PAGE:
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A look at psychotherapy

Why the human givens approach is important for psychotherapy.


Psychotherapy, the modern term for helping people suffering distress by psychological methods, has an ancient pedigree. As a practice it must go back to whenever observant people first tried to alleviate the suffering of others. The term, however, seems to have been first coined by the great 10th-century Persian physician and polymath Al-Rasi.

When anyone suffers distress, if the situation persists, more serious emotional disorders can easily be triggered: anxiety, anger disorder, depression, obsessional or addictive behaviour, bipolar disorder (manic depression), psychosis etc. At this point, people often decide to seek help to alleviate the emotional pain they are suffering. That brings a new problem: where to go for effective treatment.

Psychiatry tends to concentrate on diagnosis and medicalising conditions, predominantly relying on drugs for treatment, with all their attendant risks — not least that taking drugs can be psychologically disempowering.

Increasingly talking therapies are where people look to for help.  But searching for a psychotherapist or counsellor is highly confusing. Estimates vary but currently there are at least 400 different 'therapy' models on offer throughout the world — which in itself indicates the general lack of shared perceptions about how best to help people.

This situation is clearly chaotic and bewildering for all concerned: members of the general public seeking help and those sincerely trying to provide it, like GPs and Primary Care Trusts.  

There is not even an agreed distinction, for example, between a counsellor and a psychotherapist.  And membership of organisations like the British Association for Counselling and Psychotherapy (BACP) is no guarantee of competence. In fact anyone at all who helps a severely emotionally distressed person using psychological means can be said to be involved in 'psychotherapy', even if they have no training and are doing it intuitively, drawing on innate wisdom garnered from life.  Indeed, observation shows that some untrained people are more effective than some trained psychotherapists.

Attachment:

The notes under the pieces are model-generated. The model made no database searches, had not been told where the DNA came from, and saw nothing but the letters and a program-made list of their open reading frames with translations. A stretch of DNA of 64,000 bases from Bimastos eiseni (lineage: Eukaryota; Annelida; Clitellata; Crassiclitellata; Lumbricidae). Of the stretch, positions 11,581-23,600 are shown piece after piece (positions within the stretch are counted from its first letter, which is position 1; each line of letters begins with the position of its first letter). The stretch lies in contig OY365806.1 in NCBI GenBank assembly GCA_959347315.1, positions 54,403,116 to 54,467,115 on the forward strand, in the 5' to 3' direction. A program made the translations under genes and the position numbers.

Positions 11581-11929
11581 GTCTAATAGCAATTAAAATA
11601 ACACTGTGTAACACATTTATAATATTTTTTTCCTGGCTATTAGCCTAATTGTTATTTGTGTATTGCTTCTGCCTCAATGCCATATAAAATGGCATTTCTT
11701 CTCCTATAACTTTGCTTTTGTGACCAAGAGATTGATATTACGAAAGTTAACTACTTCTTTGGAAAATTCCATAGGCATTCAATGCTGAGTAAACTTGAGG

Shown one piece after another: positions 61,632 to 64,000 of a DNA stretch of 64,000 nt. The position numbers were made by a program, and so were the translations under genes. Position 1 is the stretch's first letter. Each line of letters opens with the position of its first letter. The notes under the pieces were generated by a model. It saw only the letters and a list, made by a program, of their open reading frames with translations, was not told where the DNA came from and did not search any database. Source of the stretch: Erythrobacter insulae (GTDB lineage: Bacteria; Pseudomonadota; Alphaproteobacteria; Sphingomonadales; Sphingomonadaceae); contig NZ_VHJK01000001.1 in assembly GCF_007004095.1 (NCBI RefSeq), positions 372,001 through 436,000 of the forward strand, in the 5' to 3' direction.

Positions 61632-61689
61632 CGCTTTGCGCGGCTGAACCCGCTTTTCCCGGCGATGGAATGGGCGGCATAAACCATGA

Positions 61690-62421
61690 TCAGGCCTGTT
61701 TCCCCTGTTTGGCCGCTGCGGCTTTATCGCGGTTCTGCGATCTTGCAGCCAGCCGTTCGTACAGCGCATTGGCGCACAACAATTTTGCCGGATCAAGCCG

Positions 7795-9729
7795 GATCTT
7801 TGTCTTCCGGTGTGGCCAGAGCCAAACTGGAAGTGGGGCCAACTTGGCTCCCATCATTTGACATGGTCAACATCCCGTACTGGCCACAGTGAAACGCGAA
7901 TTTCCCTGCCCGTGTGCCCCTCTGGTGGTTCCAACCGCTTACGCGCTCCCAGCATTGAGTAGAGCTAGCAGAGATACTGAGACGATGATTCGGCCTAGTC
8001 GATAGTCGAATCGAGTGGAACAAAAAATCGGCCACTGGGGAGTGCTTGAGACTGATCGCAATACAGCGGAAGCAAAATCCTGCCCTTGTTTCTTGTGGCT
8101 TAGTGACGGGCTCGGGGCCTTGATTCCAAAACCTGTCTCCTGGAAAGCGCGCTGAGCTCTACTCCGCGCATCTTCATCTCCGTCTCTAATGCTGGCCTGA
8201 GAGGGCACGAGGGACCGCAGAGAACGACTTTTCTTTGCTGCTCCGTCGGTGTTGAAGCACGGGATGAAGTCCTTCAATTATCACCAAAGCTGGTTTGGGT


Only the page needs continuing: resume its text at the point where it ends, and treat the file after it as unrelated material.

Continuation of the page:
Just as human givens are interconnected and interact with one another, allowing us to live together as many-faceted individuals, it seems that different therapy approaches also need to interact if they are to be capable of addressing the different elements of who and what we are. Yet, there is a difficulty. As each new therapy for dealing with human distress is launched upon the world, it immediately begins a process of entrenchment, digging itself into a rut by developing a systematic philosophy that is then applied increasingly mechanically to every person with a problem.

All major schools of therapy — psychoanalytical, psychodynamic, person-centred, behavioural, biomedical, gestalt, cognitive, CBT, REBT, reality therapy, Ericksonian hypnotherapy, NLP, solution focused and so on — seemed wonderful to some people in their creative heyday. But then, so often, a mental thickening process happens. Despite the useful insights an approach may bring, the danger is that it becomes a closed systems of thought, unable to incorporate the totality of what it is to function as a human being in what it does. As complexity sets in, an approach may develop jargon that makes it incomprehensible to outsiders. Some become, in effect, therapy cults.

As a rule, when a model or approach starts getting really complex, you can be certain it is going wrong — it is trying to make up for what it lacks by inventing ever more complex jargon to explain away its failure to get results. An organic integration of the insights contained in each school then becomes almost impossible.

Some people, faced with this situation, declare themselves to be 'eclectic', endlessly studying anything and everything, picking up random techniques and ideas. But this can be equally calamitous, like someone going through a vast medicine chest and indiscriminately dishing out medications to all and sundry. That is why the human givens approach puts its emphasis on helping therapists to step back and see what to include and what to exclude, and learn why.

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